Winter front sweeps across Texas

Staff and Wire Reports

Eagle photo/Butch Ireland

AP photo/R. Jeena Jacob/Fort Worth Star-Telegram

From top: Texas A&M University senior Cecilia Evans of College Station keeps warm under four blankets, two coats and a scarf while watching the Texas A&M baseball season opener against Texas A&M-Corpus Christi on Saturday at Olsen Field.

To show support for U.S. troops, Army veteran Bob Williamson sculpts a saluting soldier in front of his home in Arlington on Saturday. His son, Andrew Williamson, is a senior at Texas A&M and a member of the Corps of Cadets.

Old Man Winter took aim at the heart of Texas on Valentine’s Day as a winter storm coated parts of the state with several inches of snow.

The Bryan-College Station area, though, escaped the brunt of the storm. Snow and ice did materialize in some areas of the Brazos Valley around sunrise Saturday, but the ground was too wet and warm for it to stick, a meteorologist said.

“It was an iffy system anyway, and we were on the southern edge of it,” said Wendy Wong of the National Weather Service in Houston. “Most of the energy was north of here.”

A half-inch of snow was reported in Burleson County, and a trace was reported in College Station, Wong said. But she didn’t expect more of the white stuff anytime soon.

The clouds were expected to clear out through Sunday, she said. That will cause below-freezing temperatures Sunday night and highs in the mid-50s on Sunday and Monday.

Another storm system is expected to move in on Tuesday and will bring a slight increase in clouds through Thursday, but little chance of rain, Wong said.

Elsewhere Saturday, the wet, slushy snow caused numerous traffic accidents, scattered power outages and about 70 flight cancellations at Dallas-Fort Worth International Airport, officials said.

The wintry weather was expected to leave 1 to 4 inches of snow Saturday across much of North Texas. Heavier amounts of 5 to 8 inches were possible from Denton and McKinney north toward the Red River, said Joe Harris, a meteorologist with the National Weather Service in Fort Worth.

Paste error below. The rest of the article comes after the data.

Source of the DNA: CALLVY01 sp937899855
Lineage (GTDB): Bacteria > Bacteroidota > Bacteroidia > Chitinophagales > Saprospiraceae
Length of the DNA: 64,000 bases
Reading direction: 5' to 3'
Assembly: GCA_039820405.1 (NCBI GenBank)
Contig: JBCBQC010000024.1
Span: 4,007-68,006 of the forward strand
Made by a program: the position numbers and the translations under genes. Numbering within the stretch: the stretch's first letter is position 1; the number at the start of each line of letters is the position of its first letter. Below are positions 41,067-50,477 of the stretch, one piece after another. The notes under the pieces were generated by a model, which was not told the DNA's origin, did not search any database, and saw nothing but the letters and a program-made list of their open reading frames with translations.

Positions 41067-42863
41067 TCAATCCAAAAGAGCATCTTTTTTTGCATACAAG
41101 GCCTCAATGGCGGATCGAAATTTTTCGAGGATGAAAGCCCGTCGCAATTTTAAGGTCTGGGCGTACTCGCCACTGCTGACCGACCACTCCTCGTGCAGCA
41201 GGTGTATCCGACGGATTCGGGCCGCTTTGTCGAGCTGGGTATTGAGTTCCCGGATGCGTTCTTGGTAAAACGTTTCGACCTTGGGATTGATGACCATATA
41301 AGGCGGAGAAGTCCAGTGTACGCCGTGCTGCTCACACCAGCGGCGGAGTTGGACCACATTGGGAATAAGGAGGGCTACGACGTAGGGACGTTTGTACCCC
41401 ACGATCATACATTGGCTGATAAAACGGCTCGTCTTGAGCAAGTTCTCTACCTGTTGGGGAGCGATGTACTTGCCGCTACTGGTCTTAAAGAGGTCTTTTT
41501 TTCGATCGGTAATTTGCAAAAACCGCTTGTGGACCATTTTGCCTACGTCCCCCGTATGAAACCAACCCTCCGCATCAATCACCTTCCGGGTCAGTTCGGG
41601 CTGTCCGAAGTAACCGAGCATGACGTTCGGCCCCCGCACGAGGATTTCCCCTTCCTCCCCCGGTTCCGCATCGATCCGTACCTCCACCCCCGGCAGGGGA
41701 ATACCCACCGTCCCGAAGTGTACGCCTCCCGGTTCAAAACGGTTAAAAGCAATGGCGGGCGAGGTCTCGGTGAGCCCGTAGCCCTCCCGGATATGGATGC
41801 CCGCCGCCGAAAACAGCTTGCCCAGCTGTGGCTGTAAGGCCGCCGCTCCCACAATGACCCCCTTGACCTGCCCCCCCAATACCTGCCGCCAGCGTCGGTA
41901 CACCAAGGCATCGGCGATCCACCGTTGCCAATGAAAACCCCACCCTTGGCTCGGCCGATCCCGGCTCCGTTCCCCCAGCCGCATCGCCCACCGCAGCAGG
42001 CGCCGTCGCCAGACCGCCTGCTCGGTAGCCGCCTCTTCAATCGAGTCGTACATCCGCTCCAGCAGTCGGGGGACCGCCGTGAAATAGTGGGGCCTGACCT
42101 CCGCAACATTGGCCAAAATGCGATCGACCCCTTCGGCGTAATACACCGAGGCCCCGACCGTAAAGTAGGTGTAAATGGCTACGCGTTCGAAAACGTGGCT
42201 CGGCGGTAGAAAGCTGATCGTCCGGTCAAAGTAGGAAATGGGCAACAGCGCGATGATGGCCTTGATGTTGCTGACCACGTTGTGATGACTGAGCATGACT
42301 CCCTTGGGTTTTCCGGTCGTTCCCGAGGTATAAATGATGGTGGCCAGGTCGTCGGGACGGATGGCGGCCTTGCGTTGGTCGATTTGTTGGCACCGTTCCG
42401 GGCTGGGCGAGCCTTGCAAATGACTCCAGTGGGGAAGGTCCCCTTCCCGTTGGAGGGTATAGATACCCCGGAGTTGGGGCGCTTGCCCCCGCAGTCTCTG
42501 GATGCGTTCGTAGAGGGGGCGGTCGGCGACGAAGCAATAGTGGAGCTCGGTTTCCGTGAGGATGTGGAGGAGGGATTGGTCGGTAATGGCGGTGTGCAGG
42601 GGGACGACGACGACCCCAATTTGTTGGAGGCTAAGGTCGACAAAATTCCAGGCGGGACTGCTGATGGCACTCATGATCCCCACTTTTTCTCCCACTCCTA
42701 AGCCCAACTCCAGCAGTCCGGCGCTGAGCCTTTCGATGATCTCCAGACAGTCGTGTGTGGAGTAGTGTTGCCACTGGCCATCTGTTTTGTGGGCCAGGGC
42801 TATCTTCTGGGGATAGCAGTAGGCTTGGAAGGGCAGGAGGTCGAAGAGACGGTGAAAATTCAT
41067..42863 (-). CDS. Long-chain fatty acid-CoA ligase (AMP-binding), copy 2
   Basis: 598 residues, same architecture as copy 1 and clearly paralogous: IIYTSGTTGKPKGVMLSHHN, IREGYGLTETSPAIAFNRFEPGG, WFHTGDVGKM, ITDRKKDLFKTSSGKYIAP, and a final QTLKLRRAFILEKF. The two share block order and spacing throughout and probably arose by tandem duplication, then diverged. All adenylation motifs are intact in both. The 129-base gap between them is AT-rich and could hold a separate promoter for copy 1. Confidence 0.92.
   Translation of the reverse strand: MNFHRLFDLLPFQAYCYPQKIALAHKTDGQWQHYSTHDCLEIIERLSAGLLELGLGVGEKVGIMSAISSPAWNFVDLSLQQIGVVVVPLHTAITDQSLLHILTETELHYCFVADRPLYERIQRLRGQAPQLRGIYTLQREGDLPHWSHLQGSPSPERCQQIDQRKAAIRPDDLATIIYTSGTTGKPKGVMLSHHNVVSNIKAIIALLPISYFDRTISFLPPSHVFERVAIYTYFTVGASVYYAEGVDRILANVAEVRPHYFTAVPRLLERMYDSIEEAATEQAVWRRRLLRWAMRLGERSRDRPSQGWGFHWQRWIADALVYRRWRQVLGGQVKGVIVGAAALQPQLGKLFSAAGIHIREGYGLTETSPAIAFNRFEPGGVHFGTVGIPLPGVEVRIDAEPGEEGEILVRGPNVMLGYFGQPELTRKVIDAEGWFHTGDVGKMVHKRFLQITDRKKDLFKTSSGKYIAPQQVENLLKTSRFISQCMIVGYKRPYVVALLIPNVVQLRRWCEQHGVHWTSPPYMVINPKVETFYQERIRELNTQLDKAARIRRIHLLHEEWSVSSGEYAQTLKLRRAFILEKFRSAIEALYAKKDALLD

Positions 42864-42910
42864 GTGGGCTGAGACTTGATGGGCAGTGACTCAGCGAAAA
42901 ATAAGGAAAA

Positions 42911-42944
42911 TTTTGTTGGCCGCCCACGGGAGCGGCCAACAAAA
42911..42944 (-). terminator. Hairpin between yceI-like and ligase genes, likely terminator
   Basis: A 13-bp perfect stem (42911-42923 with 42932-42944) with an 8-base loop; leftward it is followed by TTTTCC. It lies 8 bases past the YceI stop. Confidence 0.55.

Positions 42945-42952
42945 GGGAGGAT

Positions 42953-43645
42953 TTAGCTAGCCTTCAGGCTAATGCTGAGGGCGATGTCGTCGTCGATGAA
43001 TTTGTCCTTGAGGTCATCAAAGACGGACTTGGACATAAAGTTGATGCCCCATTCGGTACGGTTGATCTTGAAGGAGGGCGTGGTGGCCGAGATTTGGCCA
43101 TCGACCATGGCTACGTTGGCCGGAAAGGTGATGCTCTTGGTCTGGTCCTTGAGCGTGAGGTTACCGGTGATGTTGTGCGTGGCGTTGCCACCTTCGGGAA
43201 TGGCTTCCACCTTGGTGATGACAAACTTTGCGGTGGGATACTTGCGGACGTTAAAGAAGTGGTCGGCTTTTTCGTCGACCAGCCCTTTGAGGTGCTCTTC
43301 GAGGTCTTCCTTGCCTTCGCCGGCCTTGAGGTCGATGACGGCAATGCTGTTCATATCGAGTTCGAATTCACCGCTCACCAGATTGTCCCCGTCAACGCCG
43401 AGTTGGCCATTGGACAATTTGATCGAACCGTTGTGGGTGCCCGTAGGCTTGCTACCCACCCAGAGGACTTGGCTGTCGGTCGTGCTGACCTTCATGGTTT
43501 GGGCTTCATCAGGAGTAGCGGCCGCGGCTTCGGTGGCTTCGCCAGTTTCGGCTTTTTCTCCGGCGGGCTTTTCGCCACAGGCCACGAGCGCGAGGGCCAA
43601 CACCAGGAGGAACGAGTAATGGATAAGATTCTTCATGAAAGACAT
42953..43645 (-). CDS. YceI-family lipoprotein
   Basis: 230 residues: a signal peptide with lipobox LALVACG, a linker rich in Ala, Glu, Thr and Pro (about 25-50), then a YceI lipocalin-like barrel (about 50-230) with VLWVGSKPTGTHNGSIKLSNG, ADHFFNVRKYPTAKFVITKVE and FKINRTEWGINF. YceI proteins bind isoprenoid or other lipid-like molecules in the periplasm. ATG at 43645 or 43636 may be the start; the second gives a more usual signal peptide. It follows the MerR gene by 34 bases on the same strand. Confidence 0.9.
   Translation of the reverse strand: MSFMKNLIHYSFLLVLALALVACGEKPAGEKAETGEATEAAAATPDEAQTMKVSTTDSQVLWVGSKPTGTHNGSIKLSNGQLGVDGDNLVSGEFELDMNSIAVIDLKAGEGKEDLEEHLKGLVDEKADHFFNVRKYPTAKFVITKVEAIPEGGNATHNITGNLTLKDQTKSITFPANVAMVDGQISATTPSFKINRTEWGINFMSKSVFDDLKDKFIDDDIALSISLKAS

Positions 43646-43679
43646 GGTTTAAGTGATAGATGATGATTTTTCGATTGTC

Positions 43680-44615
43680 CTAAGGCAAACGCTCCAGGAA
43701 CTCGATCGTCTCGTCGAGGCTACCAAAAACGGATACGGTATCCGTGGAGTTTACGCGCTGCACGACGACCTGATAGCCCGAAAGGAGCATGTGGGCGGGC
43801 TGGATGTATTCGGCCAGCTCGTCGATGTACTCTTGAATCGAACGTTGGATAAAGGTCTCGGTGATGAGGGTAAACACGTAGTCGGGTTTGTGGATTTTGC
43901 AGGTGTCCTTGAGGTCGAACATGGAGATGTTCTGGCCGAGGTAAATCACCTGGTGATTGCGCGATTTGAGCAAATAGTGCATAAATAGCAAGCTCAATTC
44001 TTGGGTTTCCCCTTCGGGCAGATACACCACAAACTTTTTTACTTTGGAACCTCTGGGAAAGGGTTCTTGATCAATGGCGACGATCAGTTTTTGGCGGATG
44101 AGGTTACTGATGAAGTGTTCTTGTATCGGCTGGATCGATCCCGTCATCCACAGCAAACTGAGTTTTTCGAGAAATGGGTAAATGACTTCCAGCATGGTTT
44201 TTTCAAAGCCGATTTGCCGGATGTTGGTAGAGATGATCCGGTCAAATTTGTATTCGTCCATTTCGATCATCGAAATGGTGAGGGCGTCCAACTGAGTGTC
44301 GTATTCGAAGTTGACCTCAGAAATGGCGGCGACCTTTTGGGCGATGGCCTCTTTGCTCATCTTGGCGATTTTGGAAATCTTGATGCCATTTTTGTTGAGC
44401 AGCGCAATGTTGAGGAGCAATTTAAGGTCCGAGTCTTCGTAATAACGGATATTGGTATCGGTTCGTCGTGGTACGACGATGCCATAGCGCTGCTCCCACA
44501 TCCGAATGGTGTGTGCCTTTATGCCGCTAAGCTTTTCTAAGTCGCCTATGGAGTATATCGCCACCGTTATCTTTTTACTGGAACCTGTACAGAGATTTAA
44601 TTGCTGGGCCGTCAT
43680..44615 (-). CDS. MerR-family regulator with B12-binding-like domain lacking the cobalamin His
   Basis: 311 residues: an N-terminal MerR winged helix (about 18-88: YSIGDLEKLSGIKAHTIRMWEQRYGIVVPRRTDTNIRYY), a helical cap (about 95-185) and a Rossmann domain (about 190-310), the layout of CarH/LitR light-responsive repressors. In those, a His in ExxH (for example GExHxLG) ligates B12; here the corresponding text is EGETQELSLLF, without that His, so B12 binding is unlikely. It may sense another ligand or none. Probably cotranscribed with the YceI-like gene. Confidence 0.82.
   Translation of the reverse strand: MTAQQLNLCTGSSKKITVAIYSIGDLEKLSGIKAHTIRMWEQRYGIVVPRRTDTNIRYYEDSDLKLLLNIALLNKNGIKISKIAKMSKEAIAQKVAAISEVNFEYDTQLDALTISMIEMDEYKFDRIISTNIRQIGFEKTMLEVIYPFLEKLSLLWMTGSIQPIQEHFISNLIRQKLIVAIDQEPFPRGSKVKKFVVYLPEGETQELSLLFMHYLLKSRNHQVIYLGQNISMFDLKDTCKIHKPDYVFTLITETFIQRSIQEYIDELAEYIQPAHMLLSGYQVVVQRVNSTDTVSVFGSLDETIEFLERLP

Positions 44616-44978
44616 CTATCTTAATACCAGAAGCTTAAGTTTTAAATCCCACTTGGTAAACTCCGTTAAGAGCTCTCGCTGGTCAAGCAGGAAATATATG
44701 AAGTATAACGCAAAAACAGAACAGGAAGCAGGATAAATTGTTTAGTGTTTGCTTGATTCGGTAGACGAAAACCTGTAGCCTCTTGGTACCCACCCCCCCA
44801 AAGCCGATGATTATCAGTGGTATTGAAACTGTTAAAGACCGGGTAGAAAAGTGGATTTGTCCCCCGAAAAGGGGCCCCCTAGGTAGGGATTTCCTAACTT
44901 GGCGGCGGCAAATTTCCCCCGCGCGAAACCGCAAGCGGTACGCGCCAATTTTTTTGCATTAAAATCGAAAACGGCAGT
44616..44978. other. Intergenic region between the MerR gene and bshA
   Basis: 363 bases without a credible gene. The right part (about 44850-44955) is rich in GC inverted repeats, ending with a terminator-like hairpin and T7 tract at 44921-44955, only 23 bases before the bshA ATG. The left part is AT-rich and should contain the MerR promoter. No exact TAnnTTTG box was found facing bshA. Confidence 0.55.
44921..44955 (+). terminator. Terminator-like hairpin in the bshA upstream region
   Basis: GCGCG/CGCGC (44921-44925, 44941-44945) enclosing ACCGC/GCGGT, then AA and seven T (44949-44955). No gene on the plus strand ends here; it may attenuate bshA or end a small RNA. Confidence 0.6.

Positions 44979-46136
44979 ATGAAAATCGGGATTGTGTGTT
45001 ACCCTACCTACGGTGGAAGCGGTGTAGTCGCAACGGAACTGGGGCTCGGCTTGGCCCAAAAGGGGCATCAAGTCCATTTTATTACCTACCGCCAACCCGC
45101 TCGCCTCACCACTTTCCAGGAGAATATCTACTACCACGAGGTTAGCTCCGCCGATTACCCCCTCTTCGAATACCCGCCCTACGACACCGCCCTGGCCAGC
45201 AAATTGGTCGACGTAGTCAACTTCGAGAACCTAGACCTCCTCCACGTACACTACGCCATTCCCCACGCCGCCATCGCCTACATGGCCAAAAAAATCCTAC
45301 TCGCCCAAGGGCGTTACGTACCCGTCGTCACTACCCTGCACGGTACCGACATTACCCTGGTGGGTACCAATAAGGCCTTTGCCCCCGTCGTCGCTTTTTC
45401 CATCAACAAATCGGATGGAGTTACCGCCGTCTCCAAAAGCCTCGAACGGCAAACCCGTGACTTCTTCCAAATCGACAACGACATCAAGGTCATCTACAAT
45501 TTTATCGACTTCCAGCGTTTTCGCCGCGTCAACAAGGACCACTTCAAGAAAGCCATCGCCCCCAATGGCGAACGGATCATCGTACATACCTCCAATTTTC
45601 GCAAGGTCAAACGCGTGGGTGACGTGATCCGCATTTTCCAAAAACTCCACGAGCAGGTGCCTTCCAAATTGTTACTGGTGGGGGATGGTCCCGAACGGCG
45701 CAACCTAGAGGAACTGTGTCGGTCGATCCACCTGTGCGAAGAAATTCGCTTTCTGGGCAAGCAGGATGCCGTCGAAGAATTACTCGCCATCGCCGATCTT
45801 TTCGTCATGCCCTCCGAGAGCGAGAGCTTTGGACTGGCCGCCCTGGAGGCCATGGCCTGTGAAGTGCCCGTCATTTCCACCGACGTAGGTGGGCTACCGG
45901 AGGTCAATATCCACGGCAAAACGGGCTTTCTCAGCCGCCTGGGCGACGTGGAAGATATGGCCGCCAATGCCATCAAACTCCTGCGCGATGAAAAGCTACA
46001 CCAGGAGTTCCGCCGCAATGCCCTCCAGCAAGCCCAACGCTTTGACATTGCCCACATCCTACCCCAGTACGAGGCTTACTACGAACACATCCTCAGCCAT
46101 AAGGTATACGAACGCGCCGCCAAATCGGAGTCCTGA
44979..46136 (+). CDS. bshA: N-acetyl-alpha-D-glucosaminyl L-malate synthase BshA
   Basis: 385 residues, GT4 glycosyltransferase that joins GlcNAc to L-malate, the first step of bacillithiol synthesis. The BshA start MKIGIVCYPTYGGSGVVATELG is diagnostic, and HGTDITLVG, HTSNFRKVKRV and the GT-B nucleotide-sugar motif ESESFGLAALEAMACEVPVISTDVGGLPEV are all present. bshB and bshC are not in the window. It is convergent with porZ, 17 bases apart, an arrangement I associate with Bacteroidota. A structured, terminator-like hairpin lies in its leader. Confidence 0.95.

Larry Hernandez, owner of the Dallas House of Flowers, said his drivers were trying to make their Valentine’s Day deliveries before the weather got worse.

“We’re only going to do what we can,” he said. “We don’t want our drivers to get hurt. If it gets to the point where we can’t deliver, we’ll just call the customer and ask to reschedule.”

Crews with TXU Energy were working to restore power to several thousand residents in the Dallas-Fort Worth area, spokesman Ray Granado said. Snow-laden tree limbs hitting power lines were causing the outages, he said.

Austin had about an inch of snow, while mostly rain fell in San Antonio and points south. Waco reported about 2 inches of snow, while Houston was rainy.

West Texas, hit by the wintry blast earlier in the week, had clear skies Saturday.

Slushy roads and patches of black ice caused several highway closures in far West Texas on Friday. Shelters were set up at churches and civic centers during part of the day to accommodate stranded travelers.

As in the Bryan-College Station area, Harris said winter weather won’t last long elsewhere in the state. High temperatures across North Texas were expected to hit the middle 40s on Sunday, he said.

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